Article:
In fact, while hundreds of millions of shares become eligible for sale, shareholders face a host of restrictions. In addition, most major stockholders understand that massive selling will depress the stock price, while insiders know their actions can easily cause panic among investors who interpret their selling as rats leaving a sinking ship.
'The selling restrictions of Rule 144 apply to us in most instances, so we're not going to sell everything, but we tend to be long-term holders, so it's not an issue,' says Robert Goodman, a partner with Bessemer Venture Partners, one of the most active US venture capital firms focusing on high technology.
Perhaps statements like these explain why many professional investors give short shrift to unlocking dates. 'We're aware of the unlock dates, but they're not overriding factors for us. In terms of timing, with thinly traded stocks it could be a factor, but we really haven't seen much volatility based on the lock-up,' says Steven Tuen, portfolio manager of the New York-based Kinetics Internet Fund.
David Lee Manzler, who is the president of Equity Analysts in Cincinnati, Ohio, the advisor to the Analysts Internet Fund, agrees with this analysis. He notes that, at most, the expiration of shares may present temporary volatility. 'It's not something I see as causing a persistent downturn in the stock,' he says. 'If the company's good, the holders will keep their shares.'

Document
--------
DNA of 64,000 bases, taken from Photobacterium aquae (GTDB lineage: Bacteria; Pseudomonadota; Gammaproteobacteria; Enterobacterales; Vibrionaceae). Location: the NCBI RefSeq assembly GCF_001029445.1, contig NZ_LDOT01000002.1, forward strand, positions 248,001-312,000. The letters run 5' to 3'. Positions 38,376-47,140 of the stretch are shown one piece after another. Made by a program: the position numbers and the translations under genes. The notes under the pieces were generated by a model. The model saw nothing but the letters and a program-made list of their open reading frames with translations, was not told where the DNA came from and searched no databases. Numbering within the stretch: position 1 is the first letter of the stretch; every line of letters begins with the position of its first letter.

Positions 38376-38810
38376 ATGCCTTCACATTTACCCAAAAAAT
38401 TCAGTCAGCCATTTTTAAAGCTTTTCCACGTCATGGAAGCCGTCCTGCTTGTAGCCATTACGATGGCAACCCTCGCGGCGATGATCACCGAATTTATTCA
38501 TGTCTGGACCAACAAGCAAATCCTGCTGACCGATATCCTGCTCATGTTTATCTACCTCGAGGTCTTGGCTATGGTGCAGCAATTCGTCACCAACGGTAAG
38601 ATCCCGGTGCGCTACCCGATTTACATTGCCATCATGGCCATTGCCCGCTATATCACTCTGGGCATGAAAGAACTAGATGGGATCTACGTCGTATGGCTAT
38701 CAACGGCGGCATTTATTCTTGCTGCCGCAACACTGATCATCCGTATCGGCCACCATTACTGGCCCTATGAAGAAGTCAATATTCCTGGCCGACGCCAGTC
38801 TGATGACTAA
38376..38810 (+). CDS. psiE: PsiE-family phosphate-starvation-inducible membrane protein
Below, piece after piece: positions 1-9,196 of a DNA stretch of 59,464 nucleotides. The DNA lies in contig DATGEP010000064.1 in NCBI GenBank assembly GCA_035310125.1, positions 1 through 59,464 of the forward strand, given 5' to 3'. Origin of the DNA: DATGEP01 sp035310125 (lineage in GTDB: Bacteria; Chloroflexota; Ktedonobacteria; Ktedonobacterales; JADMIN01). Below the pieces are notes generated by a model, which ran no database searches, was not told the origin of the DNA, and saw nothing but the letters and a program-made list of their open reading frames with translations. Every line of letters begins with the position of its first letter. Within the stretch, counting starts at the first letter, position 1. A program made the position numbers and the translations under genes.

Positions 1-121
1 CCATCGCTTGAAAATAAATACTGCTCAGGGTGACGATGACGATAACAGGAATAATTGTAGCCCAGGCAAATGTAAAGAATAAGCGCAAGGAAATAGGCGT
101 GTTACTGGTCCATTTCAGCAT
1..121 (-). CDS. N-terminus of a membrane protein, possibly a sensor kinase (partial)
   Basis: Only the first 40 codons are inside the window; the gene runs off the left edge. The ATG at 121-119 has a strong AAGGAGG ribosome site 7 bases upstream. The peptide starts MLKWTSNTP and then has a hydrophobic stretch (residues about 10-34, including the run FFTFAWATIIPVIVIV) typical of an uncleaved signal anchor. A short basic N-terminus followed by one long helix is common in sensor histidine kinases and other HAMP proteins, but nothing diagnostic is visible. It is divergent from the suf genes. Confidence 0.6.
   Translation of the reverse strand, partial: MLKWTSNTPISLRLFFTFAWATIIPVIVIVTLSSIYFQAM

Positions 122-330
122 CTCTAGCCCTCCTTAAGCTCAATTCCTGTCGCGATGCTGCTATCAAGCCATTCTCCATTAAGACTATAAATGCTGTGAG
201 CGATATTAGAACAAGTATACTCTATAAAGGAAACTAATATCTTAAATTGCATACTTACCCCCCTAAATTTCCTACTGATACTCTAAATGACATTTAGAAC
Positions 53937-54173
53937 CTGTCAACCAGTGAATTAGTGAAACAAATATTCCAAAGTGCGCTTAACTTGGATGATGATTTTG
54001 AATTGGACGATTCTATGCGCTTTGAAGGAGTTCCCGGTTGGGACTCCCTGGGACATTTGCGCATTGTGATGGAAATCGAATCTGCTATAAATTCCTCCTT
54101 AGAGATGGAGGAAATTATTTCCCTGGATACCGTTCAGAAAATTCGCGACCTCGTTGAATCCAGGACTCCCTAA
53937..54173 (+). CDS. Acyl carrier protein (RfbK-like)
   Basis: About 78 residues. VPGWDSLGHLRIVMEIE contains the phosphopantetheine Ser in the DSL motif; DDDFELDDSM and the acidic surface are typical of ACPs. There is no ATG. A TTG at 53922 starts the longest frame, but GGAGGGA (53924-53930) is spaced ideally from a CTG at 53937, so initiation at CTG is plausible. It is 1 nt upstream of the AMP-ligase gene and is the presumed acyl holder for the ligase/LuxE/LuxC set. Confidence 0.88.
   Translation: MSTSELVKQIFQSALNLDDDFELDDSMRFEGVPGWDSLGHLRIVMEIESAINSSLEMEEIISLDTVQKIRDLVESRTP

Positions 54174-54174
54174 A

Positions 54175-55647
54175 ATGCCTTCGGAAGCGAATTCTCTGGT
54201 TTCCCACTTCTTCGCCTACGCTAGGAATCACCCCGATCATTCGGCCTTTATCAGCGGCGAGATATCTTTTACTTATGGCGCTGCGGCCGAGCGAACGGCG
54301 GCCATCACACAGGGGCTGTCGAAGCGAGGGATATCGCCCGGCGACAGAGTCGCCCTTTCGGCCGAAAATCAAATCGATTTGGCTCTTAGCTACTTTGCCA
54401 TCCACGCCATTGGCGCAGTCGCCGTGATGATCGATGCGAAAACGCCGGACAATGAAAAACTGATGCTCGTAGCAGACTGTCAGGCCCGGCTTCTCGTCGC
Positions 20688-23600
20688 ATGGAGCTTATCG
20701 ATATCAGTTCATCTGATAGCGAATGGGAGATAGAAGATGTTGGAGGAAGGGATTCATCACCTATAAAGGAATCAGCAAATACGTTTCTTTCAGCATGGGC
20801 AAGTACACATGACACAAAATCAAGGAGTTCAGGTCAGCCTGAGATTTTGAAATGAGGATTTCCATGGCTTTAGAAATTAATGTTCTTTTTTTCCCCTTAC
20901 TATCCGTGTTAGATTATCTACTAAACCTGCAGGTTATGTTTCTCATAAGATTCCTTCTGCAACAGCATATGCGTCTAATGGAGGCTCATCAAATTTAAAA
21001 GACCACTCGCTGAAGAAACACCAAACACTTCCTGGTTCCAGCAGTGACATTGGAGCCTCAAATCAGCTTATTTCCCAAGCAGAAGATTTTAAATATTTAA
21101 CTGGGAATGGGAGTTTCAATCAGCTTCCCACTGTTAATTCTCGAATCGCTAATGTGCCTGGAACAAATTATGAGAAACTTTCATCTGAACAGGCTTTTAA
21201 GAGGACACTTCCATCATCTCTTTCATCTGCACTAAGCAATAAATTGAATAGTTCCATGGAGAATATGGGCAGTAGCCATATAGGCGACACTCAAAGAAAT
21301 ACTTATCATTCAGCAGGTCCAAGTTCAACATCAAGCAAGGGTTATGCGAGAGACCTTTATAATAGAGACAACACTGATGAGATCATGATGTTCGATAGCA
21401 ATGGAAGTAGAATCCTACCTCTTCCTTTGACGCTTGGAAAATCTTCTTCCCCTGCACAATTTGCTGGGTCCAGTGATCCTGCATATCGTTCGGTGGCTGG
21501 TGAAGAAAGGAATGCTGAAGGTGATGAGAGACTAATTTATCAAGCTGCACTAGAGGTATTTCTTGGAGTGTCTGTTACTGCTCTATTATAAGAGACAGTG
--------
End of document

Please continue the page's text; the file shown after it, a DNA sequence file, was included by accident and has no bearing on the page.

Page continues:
So why was so much attention paid to unlocking shares in the case of NetZero? Not because selling stockholders dumped all 60 mn shares freed from lock-up. Certainly the number of shares spooked some investors, but the slide in NetZero coincided with the slide in most internet-related companies.
The more significant issue in NetZero's particular case was most likely the 1.5 mn shares insiders registered to sell in April. With an initial float of just 10 mn shares, the influx of 1.5 mn shares was sufficient to further fuel supply just at the point when the market's appetite for internet stocks was waning.
And of course, when insiders start selling their stock, investors tend to fret. 'The lock-up expiration is not going to be a factor for me,' assures Manzler. However he concedes that he does at least monitor trading activity at such times. 'I may wait to see what insiders do before making a decision,' he adds.